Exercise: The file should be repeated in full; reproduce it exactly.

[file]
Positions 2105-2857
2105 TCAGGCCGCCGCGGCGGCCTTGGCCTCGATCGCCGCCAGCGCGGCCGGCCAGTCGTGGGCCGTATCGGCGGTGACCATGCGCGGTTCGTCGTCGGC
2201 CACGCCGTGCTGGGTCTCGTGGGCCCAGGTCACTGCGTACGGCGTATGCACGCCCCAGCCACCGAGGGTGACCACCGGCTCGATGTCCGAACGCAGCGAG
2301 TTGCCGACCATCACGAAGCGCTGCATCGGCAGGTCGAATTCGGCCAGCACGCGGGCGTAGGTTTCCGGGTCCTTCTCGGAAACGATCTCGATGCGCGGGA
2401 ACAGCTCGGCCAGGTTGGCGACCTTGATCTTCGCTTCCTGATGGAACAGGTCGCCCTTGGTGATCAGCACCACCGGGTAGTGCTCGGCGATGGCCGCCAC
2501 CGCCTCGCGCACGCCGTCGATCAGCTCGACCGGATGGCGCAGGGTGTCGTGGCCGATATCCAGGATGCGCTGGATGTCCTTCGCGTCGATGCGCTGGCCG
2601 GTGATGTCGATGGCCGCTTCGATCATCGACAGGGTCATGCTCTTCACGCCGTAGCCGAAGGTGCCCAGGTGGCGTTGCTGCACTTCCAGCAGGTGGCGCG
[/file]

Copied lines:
Positions 2105-2857
2105 TCAGGCCGCCGCGGCGGCCTTGGCCTCGATCGCCGCCAGCGCGGCCGGCCAGTCGTGGGCCGTATCGGCGGTGACCATGCGCGGTTCGTCGTCGGC
2201 CACGCCGTGCTGGGTCTCGTGGGCCCAGGTCACTGCGTACGGCGTATGCACGCCCCAGCCACCGAGGGTGACCACCGGCTCGATGTCCGAACGCAGCGAG
2301 TTGCCGACCATCACGAAGCGCTGCATCGGCAGGTCGAATTCGGCCAGCACGCGGGCGTAGGTTTCCGGGTCCTTCTCGGAAACGATCTCGATGCGCGGGA
2401 ACAGCTCGGCCAGGTTGGCGACCTTGATCTTCGCTTCCTGATGGAACAGGTCGCCCTTGGTGATCAGCACCACCGGGTAGTGCTCGGCGATGGCCGCCAC
2501 CGCCTCGCGCACGCCGTCGATCAGCTCGACCGGATGGCGCAGGGTGTCGTGGCCGATATCCAGGATGCGCTGGATGTCCTTCGCGTCGATGCGCTGGCCG
2601 GTGATGTCGATGGCCGCTTCGATCATCGACAGGGTCATGCTCTTCACGCCGTAGCCGAAGGTGCCCAGGTGGCGTTGCTGCACTTCCAGCAGGTGGCGCG